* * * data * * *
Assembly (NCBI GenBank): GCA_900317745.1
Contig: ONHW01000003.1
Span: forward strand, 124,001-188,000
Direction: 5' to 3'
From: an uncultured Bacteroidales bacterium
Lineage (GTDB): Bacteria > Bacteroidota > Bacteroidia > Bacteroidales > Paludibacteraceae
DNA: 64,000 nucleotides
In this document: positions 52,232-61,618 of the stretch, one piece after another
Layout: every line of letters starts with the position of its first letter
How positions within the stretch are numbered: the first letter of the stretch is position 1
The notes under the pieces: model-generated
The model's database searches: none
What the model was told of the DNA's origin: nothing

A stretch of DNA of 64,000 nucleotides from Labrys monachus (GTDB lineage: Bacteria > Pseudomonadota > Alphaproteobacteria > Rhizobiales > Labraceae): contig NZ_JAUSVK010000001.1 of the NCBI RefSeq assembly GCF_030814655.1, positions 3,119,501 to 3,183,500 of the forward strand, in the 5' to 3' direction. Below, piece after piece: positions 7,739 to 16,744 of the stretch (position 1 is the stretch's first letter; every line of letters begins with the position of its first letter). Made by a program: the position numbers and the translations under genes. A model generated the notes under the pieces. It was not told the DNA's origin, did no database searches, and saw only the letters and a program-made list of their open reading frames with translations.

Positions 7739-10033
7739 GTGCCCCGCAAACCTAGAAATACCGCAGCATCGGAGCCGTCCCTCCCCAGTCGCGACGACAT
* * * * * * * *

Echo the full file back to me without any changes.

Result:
Assembly (NCBI GenBank): GCA_900317745.1
Contig: ONHW01000003.1
Span: forward strand, 124,001-188,000
Direction: 5' to 3'
From: an uncultured Bacteroidales bacterium
Lineage (GTDB): Bacteria > Bacteroidota > Bacteroidia > Bacteroidales > Paludibacteraceae
DNA: 64,000 nucleotides
In this document: positions 52,232-61,618 of the stretch, one piece after another
Layout: every line of letters starts with the position of its first letter
How positions within the stretch are numbered: the first letter of the stretch is position 1
The notes under the pieces: model-generated
The model's database searches: none
What the model was told of the DNA's origin: nothing

A stretch of DNA of 64,000 nucleotides from Labrys monachus (GTDB lineage: Bacteria > Pseudomonadota > Alphaproteobacteria > Rhizobiales > Labraceae): contig NZ_JAUSVK010000001.1 of the NCBI RefSeq assembly GCF_030814655.1, positions 3,119,501 to 3,183,500 of the forward strand, in the 5' to 3' direction. Below, piece after piece: positions 7,739 to 16,744 of the stretch (position 1 is the stretch's first letter; every line of letters begins with the position of its first letter). Made by a program: the position numbers and the translations under genes. A model generated the notes under the pieces. It was not told the DNA's origin, did no database searches, and saw only the letters and a program-made list of their open reading frames with translations.

Positions 7739-10033
7739 GTGCCCCGCAAACCTAGAAATACCGCAGCATCGGAGCCGTCCCTCCCCAGTCGCGACGACAT